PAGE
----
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From: Thomas Ptacek (tqbfmatasano.com)
Date: Sun Jul 13 2008 - 14:03:00 CDT
> The problem I see with this is that people that can't write a simple
> exploit also cannot to other very important tasks such as:
> - Decide if a crash is exploitable at all
Plenty of people who can't write X86 assembly can discern whether a
flaw allowed them to corrupt memory. Plenty of people who can write
X86 assembly, like myself, are content to leave it at that: memory
corruption bad. MUSTFIX.
> - Make a judgement about the reliability of any exploits written
This is circular. Sure, if you write exploits, knowing how to do so
reliably will in fact improve the quality of the checks you write for
your company's scanner.
> - Debug the crash to see what input caused the crash in a reasonable time limit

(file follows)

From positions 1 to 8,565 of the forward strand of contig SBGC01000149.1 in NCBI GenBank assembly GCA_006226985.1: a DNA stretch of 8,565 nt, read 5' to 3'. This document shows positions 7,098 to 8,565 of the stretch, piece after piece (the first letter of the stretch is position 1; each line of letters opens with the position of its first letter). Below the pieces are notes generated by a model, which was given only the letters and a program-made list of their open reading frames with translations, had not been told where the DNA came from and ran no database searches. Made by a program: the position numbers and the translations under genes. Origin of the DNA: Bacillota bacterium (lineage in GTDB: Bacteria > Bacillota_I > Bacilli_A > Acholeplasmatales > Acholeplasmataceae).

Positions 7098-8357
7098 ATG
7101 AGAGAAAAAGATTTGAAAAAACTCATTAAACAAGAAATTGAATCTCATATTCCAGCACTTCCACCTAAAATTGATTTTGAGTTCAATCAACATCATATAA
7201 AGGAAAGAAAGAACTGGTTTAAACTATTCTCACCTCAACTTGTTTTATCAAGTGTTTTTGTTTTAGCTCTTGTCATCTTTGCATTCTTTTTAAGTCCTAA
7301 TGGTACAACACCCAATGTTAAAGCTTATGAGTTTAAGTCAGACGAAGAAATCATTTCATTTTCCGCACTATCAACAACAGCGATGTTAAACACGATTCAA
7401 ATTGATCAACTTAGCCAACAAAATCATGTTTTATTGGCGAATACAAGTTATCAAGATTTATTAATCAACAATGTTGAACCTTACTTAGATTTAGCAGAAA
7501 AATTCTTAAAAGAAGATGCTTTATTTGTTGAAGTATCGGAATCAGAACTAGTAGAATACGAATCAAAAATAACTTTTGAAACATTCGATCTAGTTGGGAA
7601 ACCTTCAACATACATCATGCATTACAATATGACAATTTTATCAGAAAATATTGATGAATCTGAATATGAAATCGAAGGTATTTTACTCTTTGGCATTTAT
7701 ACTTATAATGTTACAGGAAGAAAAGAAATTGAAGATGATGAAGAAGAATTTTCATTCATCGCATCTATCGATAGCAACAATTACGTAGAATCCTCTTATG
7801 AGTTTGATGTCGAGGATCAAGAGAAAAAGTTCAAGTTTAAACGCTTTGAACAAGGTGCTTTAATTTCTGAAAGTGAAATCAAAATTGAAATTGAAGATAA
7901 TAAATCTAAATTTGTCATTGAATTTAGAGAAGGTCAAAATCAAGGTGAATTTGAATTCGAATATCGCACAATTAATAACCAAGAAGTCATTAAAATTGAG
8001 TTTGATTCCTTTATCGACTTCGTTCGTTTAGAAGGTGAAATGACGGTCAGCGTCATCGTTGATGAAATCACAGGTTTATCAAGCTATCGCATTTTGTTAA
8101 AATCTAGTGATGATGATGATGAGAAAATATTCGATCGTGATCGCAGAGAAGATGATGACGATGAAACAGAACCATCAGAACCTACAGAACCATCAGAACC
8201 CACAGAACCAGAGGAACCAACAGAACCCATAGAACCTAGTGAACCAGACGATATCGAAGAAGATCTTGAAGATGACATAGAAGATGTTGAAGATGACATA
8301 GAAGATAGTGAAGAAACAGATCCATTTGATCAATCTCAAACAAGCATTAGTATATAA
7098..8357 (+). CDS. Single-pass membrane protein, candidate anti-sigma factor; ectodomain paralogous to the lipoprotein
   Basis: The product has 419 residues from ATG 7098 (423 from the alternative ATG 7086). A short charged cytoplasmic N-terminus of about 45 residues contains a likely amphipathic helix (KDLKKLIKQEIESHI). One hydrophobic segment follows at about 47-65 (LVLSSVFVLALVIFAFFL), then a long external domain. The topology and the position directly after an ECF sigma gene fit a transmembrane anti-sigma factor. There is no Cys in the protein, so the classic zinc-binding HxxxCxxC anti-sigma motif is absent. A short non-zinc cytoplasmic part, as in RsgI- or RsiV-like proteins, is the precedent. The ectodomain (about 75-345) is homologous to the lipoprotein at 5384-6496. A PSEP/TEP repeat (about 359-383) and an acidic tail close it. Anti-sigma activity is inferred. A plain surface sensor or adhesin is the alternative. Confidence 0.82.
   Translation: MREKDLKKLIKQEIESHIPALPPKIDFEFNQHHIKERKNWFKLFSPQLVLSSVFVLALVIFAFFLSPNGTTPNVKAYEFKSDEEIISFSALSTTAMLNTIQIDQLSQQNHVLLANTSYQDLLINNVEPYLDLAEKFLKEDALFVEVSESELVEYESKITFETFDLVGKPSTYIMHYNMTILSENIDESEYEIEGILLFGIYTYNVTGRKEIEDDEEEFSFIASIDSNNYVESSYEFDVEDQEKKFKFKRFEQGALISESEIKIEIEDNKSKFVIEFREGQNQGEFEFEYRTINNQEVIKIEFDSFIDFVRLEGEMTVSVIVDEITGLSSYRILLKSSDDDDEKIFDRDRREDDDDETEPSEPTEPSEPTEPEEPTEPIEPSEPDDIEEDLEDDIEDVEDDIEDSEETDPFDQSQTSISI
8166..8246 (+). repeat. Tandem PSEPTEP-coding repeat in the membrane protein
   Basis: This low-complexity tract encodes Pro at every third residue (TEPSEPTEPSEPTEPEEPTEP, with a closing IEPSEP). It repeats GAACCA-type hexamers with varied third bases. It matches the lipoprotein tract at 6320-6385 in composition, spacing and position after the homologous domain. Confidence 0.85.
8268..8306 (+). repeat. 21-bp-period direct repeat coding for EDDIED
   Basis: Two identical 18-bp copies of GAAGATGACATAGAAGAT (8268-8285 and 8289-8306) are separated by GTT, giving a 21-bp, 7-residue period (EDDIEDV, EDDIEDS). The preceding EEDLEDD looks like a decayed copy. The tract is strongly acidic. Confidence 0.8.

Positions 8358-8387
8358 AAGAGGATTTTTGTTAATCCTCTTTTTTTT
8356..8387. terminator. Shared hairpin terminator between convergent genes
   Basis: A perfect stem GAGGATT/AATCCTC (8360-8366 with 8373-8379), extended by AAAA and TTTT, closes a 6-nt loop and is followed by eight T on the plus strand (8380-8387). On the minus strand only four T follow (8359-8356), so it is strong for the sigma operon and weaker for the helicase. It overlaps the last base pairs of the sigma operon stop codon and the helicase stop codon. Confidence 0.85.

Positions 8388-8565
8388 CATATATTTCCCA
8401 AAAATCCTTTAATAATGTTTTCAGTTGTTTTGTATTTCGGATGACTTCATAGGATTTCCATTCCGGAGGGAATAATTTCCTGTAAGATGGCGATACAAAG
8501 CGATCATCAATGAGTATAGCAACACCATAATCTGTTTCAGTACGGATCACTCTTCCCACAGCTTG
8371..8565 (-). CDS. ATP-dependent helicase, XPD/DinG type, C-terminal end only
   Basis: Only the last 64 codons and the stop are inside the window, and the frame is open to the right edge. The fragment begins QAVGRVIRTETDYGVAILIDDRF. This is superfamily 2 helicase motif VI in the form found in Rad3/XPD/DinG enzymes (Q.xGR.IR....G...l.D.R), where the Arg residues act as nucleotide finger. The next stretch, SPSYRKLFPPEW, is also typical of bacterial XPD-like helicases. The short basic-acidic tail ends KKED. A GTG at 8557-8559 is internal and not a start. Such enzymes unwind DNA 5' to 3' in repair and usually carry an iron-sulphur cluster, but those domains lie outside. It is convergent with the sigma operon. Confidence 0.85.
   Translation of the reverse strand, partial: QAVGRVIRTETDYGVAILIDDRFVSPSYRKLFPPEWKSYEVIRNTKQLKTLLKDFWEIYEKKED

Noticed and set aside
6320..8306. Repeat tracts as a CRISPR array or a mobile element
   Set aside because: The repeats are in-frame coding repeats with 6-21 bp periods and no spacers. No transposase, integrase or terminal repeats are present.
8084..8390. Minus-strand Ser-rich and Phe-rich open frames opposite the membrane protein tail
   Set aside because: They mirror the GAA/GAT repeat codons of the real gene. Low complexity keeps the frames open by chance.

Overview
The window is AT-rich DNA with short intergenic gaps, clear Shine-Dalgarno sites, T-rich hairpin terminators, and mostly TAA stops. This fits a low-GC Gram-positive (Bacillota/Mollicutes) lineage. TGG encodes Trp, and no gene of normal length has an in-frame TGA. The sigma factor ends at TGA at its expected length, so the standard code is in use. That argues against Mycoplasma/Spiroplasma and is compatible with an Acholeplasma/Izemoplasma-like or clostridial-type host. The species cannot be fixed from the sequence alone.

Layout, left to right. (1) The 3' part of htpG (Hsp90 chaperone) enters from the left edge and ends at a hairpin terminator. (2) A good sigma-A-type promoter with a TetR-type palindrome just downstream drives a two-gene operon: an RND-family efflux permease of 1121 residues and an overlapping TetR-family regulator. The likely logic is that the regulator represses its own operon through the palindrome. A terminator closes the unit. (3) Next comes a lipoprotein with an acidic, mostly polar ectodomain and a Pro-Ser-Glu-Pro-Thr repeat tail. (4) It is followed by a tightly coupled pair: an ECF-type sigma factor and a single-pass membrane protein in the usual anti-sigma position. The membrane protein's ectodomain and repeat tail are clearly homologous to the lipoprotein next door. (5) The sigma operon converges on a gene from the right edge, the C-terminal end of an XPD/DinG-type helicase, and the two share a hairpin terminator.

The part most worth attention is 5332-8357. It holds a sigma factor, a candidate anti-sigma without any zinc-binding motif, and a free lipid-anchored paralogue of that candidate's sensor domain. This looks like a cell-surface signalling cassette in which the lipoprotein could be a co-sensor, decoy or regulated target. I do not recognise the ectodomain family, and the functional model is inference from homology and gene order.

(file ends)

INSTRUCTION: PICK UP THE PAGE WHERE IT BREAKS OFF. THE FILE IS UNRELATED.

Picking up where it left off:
This isn't true. Basic investigative skills, of the sort possessed by
many 2nd tier call center operators, coupled with the ability to
generate malicious outputs, and you've got this one nailed. I agree
it's important, so test for it.
> - Discuss possible fixes intellegently
What does ret-to-libc have to do with knowing how to manage sign bits,
check multiplications, or bound copies?
> - Apply knowledge of the crash to other areas of the program to ensure
> that the bug isn't repeated and that the fix is in fact complete
It really sounds like you want to test people's ability to write
fuzzers. Amen to that. I'm not sure where the shellcode comes in to
Thomas H. Ptacek // matasano security
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